Germany still believes that diplomacy is key to solving the crisis in Ukraine. The German position isn't, however, very hopeful.
These days, the German government resorts to conditional statements in the subjunctive tense when reacting to reports of the conflict in eastern Ukraine. "Of course, the government would welcome it if the two presidents, Putin and Poroshenko, were to reach an agreement that would clear the way to a ceasefire," government spokesman Steffen Seibert said on Wednesday in Berlin. Earlier, news agencies had reported that Ukraine and Russia had reached agreement on a truce - followed shortly afterwards by a Russian denial.
That same day, Moscow unveiled a seven-point plan for Ukraine, designed to clear the way for peace. German Defense Minister Ursula von der Leyen's reaction was decidedly reserved. "I wish the seven-point plan were a sign of hope," she said. "But in the past, we've often seen that President Putin says something, but does the opposite."
A special approach
The German government has been struggling to find a response to Russia's policies ever since the Ukraine crisis began. Across party lines, politicians haven't tired of saying that only diplomacy can really solve this conflict.
"The chancellor has a special connection to this difficult partner," von der Leyen reiterated on Thursday.
Foreign Minister Frank-Walter Steinmeier has launched numerous initiatives to get talks going - only for a fresh escalation to undo his efforts on more than one occasion. Nevertheless, the Social Democrat insistently repeats that he believes the crisis "can still be solved."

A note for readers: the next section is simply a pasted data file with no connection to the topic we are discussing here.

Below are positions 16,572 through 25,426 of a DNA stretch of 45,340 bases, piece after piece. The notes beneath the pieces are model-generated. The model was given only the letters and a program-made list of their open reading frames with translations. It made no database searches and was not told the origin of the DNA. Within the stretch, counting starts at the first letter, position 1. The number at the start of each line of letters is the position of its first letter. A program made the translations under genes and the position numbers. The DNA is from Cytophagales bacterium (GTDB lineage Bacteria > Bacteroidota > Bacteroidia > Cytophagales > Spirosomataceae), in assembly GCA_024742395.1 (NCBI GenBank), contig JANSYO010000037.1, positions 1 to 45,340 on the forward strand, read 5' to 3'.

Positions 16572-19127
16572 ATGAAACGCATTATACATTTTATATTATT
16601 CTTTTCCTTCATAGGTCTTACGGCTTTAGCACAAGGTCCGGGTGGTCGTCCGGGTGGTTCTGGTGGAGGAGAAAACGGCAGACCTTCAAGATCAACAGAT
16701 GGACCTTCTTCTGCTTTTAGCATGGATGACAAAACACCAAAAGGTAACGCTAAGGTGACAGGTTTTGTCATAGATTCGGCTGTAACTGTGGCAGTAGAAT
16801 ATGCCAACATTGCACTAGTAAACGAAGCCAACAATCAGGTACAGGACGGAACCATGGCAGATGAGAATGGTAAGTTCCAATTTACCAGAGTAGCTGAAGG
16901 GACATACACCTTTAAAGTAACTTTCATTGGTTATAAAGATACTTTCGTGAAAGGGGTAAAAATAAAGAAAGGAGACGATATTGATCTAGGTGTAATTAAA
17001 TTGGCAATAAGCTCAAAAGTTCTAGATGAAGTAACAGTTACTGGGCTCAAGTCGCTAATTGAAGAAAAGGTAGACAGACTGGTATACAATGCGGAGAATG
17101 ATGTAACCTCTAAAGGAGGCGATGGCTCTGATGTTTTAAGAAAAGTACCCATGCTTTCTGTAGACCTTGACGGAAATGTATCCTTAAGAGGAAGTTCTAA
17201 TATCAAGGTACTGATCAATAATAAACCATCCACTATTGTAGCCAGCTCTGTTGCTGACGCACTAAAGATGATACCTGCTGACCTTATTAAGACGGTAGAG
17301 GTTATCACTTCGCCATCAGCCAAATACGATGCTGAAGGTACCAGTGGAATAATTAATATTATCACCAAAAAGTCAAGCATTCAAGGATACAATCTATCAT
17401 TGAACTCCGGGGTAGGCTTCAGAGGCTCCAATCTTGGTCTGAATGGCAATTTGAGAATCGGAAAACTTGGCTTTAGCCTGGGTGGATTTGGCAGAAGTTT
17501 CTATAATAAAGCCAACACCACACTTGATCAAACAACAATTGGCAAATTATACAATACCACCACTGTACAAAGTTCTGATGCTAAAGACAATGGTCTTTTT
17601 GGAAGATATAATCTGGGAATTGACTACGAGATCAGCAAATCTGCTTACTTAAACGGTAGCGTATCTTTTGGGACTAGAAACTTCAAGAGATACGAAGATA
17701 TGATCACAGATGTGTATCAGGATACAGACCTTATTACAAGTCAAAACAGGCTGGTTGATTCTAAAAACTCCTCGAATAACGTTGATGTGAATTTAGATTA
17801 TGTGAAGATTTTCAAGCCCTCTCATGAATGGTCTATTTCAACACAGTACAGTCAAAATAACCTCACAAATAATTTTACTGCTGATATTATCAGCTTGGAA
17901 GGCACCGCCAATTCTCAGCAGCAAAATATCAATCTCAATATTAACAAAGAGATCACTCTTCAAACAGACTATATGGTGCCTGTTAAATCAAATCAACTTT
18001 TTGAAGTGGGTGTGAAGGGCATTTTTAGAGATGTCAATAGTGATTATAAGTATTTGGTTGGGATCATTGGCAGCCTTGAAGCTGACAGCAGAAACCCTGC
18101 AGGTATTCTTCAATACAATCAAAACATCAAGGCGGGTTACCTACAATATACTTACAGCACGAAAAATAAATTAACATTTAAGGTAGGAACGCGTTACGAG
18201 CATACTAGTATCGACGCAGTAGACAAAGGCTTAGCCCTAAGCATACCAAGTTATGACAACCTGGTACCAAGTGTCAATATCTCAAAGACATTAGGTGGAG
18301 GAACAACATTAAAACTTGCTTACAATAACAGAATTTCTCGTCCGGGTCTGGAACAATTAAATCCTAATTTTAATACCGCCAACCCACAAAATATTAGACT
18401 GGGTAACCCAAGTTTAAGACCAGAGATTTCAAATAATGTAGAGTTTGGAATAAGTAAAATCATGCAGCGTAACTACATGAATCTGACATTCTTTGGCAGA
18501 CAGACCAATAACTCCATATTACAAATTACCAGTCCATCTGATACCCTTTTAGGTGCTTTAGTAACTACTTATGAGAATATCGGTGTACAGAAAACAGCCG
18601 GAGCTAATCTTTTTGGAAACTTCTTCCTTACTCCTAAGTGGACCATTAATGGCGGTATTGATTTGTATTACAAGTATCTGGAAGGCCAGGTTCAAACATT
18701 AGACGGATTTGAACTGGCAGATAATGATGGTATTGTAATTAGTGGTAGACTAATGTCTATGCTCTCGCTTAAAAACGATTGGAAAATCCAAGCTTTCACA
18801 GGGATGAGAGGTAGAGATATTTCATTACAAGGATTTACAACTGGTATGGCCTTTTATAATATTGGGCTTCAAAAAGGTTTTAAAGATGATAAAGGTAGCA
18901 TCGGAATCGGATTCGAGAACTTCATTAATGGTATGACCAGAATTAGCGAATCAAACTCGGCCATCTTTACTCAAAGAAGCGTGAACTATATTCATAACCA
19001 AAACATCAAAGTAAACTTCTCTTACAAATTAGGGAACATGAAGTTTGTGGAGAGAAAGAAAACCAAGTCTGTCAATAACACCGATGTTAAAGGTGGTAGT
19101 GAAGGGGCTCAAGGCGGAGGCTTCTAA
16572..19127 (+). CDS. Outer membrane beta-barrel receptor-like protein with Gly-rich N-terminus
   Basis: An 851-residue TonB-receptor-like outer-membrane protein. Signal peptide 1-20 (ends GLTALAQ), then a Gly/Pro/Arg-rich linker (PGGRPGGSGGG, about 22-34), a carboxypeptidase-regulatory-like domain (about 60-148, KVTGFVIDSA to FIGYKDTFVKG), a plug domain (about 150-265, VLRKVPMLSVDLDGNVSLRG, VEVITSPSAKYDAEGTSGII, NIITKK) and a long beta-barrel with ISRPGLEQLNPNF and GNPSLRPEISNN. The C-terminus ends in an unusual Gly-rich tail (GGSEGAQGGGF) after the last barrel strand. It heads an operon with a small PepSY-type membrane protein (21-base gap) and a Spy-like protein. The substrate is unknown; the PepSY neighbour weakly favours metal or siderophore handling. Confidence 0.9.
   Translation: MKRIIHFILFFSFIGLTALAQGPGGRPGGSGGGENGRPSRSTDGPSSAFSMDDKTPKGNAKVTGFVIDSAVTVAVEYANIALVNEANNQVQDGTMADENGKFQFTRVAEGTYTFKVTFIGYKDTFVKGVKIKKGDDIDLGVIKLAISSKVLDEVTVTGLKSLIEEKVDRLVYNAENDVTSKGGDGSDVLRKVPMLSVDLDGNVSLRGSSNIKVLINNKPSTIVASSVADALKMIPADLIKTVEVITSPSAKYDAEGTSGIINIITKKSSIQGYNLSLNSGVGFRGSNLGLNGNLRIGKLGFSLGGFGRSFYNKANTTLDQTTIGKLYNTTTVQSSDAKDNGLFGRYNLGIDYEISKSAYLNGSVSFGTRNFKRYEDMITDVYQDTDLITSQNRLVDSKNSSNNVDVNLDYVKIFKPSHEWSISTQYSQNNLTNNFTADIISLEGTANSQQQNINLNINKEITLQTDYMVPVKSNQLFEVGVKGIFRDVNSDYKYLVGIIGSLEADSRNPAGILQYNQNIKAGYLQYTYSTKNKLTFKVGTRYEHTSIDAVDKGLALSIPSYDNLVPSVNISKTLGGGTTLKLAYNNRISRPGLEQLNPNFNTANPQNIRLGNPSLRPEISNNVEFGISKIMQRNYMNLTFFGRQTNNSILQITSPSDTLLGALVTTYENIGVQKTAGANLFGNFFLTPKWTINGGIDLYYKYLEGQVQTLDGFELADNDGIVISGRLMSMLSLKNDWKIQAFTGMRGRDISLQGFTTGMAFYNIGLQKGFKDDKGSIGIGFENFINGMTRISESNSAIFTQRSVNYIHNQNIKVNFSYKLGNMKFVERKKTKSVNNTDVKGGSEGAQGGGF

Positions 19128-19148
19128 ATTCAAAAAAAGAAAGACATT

But many politicians also agree that understanding and goodwill alone are not likely to lead to a breakthrough. From the start, only the Left Party demanded policies mainly geared to approaching the government in Moscow. In response to the confusing reports from Ukraine on Wednesday, the party's parliamentary leader Gregor Gysi once again urged lifting the EU sanctions - unlike members of the other parties, who are debating whether the time has come to impose further economic sanctions.
Pressure or saber-rattling
"We have to keep up the pressure on Russia, which is why we urgently need to intensify the sanctions at this point," said Andreas Schockenhoff, a senior conservative lawmaker and harsh critic of Putin's policies.
The president of the European Parliament, Martin Schulz, argues that the existing sanctions are sufficient. "We don't need saber-rattling," he said. But in the end, the debate is about how serious the conflict would have to become to trigger new sanctions.
There are, however, few illusions within the government that the sanctions will have an effect in the near future. Gernot Erler, the government's coordinator for cooperation with Russia, doesn't mince words: "Presumably, the measures will have little influence on Russian policies because they have different priorities."
There are indications that Germany is prepared for a lengthy crisis in its relationship with Russia. The government is set to support various measures that NATO is expected to decide at its summit in Wales on an increased defense readiness. The measures include a rapid deployment force that would quickly be ready for action on the alliance's eastern borders
Germany is opposed to cancelling the NATO-Russia Act, a move recently urged by Estonian President Toomas Hendrik Ilves. The accord prohibits NATO or Russia from stationing "substantial troops" in eastern Europe. But the fact that Germany holds fast to the document is hardly a sign of hope that the crisis is coming to an end. "We can't demolish what was built over the past 25-30 years," Ursula von der Leyen said on Thursday. "There will be a time after President Putin."
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